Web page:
The Black Corps of Engineers and the Construction of the Alaska (ALCAN) Highway

By Smith, E. Valerie | Negro History Bulletin, December 1993 | Go to article overview

The Black Corps of Engineers and the Construction of the Alaska (ALCAN) Highway


Smith, E. Valerie, Negro History Bulletin


Miles and miles of nothing but miles and miles. Temperatures of sixty below zero and dropping. More snow than a southerner or northerner could ever imagine..and the people... where are the people?

So describes the welcome which greeted the black men of the 93rd, 95th, 97th (Regiments) and 388th Battalion (Separate) of the Corps of Engineers assigned to Alaska. "Their 3,695 troops accounted for slightly more than a third of the 10,607 engineers on the highway." These soldiers made a major contribution to the war effort which, until recently, was not recognized.

The building of the ALCAN has been described in the same vein as the building of the Panama Canal, a feat which most people believed couldn't be done. Faced with innumerable odds, the soldiers persevered and accomplished what no others could, build a highway in record time through some of the roughest terrain in the U.S. Known as the ALCAN (Alaska-Canada Highway), once built, this road was to become the only overland route which strategically linked the north to the remainder of the United States and facilitated the construction of airstrips for refueling planes and supply routes. Among the adverse conditions which these courageous men overcame were:

* an extremely harsh climate for many men who had only known the southern U.S. climate and others who had experienced only mildly cold weather;

* insufficient clothing and accommodations, because the men were in the cold for months dressed in warm weather clothing and living in tents. The white soldiers were usually housed in the sturdier quonset huts and on the air bases;

* gross personal insult because of the pervasive belief that African Americans were inferior; the fear of many top Army personnel that the soldiers would harm the civilization of the indigenous population if they had contact with it and; the outspoken offensive posture of Commanding General S.B. Buckner, who feared that African American contacts with locals would produce a "mongrel race" through interbreeding and;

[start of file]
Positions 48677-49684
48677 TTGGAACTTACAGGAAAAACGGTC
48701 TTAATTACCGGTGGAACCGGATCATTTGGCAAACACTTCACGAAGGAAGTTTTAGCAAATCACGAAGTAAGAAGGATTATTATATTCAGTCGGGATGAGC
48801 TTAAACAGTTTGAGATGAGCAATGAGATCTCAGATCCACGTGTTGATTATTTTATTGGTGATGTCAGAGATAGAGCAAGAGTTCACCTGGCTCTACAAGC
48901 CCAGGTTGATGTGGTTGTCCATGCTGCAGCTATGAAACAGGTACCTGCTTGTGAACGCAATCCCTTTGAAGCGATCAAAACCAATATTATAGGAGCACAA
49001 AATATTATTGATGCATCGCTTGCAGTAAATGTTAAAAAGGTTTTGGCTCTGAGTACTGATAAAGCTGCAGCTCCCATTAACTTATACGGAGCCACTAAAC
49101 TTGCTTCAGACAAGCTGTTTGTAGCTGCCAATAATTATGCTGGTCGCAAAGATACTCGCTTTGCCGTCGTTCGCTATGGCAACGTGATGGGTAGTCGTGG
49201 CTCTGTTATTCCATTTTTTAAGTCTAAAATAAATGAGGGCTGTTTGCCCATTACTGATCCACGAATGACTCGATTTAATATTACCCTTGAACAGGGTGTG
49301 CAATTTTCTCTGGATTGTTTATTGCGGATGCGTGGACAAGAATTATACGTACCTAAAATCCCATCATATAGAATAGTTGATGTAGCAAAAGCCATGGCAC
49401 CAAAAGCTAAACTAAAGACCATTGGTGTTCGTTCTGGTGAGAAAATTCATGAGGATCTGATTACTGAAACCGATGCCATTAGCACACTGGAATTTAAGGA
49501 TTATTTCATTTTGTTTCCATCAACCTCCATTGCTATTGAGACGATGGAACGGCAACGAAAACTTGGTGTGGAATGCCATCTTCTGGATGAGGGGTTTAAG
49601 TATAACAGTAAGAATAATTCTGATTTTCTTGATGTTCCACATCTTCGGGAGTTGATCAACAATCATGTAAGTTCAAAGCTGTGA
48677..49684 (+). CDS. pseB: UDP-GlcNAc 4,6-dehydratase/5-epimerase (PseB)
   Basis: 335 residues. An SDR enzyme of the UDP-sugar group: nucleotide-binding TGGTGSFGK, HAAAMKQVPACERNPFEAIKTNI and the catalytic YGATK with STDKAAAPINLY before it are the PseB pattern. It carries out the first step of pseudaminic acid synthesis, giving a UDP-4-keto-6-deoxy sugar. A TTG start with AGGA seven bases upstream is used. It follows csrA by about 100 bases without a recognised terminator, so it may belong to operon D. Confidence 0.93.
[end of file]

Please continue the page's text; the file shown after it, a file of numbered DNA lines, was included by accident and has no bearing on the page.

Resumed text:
* severe discriminatory policies, segregation and isolation because the facilities, supplies, etc., were inferior, and in most instances camps were established in isolated areas away from towns with cloth tents as living quarters.

Background

The Alaska Highway, evidencing something of the early American pioneer spirit as it cut through ice hills and muskeg swamps in a race against time, captured the American imagination in a way that few other projects did in the early summer of 1942 when so little else involving American forces in an aggressive role on a large scale had yet been made public.

Initially, the possibility that the Japanese might attack Alaska was believed to be unlikely; however with the Japanese attack at Pearl Harbor, it became clear that the northern U.S. territory was vulnerable. Thus, on December 11, 1941 the Western Defense (which included Alaska) was made a theater of operations. New construction was not to begin. However, existing projects were to be completed and planned projects remained authorized. Among those authorized projects was the construction of the Alaska Highway. The road was critical in the Allied Forces' defense strategy because of the Japanese threat to the Pacific.

On February 6, 1942, the U.S. Army Chief of Staff approved the construction of the Alaska Highway. President Roosevelt authorized the construction of the pioneer road on February 11, 1942. On March 5, Secretary of War Henry Stimson announced the decision to build the Highway, and effective March 11, General DeWitt was assigned sole responsibility for overseeing all military-related real estate and construction in the Alaskan theater of operations. In a formal exchange of notes on March 17-18, 1942, the United States and Canada agreed to cooperate in the construction, maintenance and use of the highway.

The U.S. agreed to make surveys, to build a pioneer road and to have Canadian and American contractors complete the road under the supervision of the Public Roads Administration. …

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